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The Exxons and Shells of agriculture

GRAIN-masked-gardening-festilisersGRAIN, a research organisation specialised in agricultural issues, published a critical text about the so called Climate Smart Agriculture. Although presented as a way to feed more people and to deal with climate change, this concept is mainly used by fertiliser companies and other large agribusinesses to continue with the current energy intensive industrial agriculture and to ignore the call for a more sustainable agro ecological food system. The Dutch government and Wageningen University are actively promoting Climate Smart Agriculture as well. This goes well together with promoting the high-tech agriculture in the Netherlands and the Dutch companies involved in this.
The current promotion of Climate Smart Agriculture is a good example of the corporate greenwashing attempts on the road to the UN Climate Summit in Paris at the end of this year.
Together with many other organisations and activists ASEED will reveal the true face of the fertiliser companies and promote the real climate friendly, sustainable alternatives.

The Exxons of agriculture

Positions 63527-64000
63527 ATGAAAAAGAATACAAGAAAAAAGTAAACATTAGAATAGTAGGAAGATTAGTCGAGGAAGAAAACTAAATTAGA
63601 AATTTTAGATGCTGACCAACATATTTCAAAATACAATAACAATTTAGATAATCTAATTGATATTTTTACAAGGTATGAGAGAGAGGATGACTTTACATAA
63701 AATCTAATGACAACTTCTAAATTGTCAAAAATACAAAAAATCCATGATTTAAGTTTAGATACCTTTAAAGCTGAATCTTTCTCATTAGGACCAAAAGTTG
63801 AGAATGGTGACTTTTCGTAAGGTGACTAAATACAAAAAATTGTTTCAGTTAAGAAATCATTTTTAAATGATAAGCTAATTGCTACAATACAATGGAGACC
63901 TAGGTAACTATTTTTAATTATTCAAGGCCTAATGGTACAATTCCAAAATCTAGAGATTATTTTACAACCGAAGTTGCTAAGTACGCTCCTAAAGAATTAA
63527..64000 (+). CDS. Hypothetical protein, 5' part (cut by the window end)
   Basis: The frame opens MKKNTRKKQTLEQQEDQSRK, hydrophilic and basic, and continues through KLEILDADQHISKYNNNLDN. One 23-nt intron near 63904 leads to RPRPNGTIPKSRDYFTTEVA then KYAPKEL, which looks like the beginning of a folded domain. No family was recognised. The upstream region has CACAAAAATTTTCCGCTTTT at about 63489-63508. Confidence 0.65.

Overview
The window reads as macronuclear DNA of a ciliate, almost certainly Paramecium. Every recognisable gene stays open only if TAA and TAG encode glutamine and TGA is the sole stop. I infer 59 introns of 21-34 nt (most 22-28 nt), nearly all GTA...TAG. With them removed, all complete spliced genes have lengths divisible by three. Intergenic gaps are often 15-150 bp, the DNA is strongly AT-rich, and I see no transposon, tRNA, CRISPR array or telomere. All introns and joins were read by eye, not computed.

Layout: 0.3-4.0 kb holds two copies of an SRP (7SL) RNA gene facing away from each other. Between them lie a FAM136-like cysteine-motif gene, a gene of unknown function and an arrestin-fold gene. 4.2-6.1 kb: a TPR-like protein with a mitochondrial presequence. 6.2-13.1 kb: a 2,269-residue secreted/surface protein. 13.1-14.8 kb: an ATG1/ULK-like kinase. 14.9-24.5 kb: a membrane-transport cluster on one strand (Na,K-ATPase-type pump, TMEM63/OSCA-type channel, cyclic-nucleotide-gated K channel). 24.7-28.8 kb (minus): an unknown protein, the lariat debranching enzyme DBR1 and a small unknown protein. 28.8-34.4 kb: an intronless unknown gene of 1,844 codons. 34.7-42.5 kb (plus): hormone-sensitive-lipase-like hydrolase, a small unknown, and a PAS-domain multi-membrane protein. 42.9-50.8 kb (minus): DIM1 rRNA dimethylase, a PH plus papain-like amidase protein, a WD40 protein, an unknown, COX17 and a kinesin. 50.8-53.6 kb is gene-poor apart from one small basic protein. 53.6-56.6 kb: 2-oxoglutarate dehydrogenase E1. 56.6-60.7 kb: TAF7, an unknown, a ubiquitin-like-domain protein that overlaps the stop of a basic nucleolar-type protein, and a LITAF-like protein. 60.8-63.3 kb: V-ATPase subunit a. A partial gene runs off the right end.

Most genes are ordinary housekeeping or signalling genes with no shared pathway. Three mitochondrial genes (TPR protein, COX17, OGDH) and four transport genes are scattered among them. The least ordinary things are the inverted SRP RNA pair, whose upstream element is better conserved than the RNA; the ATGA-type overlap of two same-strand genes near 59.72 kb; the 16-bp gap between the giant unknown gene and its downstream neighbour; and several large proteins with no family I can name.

It goes without saying that oil and coal companies should not have a seat at the policy table for decisions on climate change. Their profits depend on business-as-usual and they’ll do everything in their power to undermine meaningful action.

But what about fertiliser companies? They are essentially the oil companies of the food world: the products they get farmers to pump into the soil are the largest source of emissions from farming. They, too, have their fortunes wrapped in agribusiness-as-usual and the expanded development of cheap sources of energy, like shale gas.

Exxon and BP must envy the ease their fertiliser counterparts have had in infiltrating the climate change policy arena. World leaders are about to converge for the 21st Conference of the Parties (COP21) in Paris in December, but there is only one major intergovernmental initiative that has emerged to deal with climate change and agriculture – and it is controlled by the world’s largest fertiliser companies.

The Global Alliance for Climate Smart Agriculture, launched last year at the United Nations (UN) Summit on Climate Change in New York, is the culmination of several years of efforts by the fertiliser lobby to block meaningful action on agriculture and climate change. Of the Alliance’s 29 non-governmental founding members, there are three fertiliser industry lobby groups, two of the world’s largest fertiliser companies (Yara of Norway and Mosaic of the US), and a handful of organisations working directly with fertiliser companies on climate change programmes. Today, 60% of the private sector members of the Alliance still come from the fertiliser industry.

Read the full article, including all notes and links to sources, on the GRAIN website or as a nice PDF document.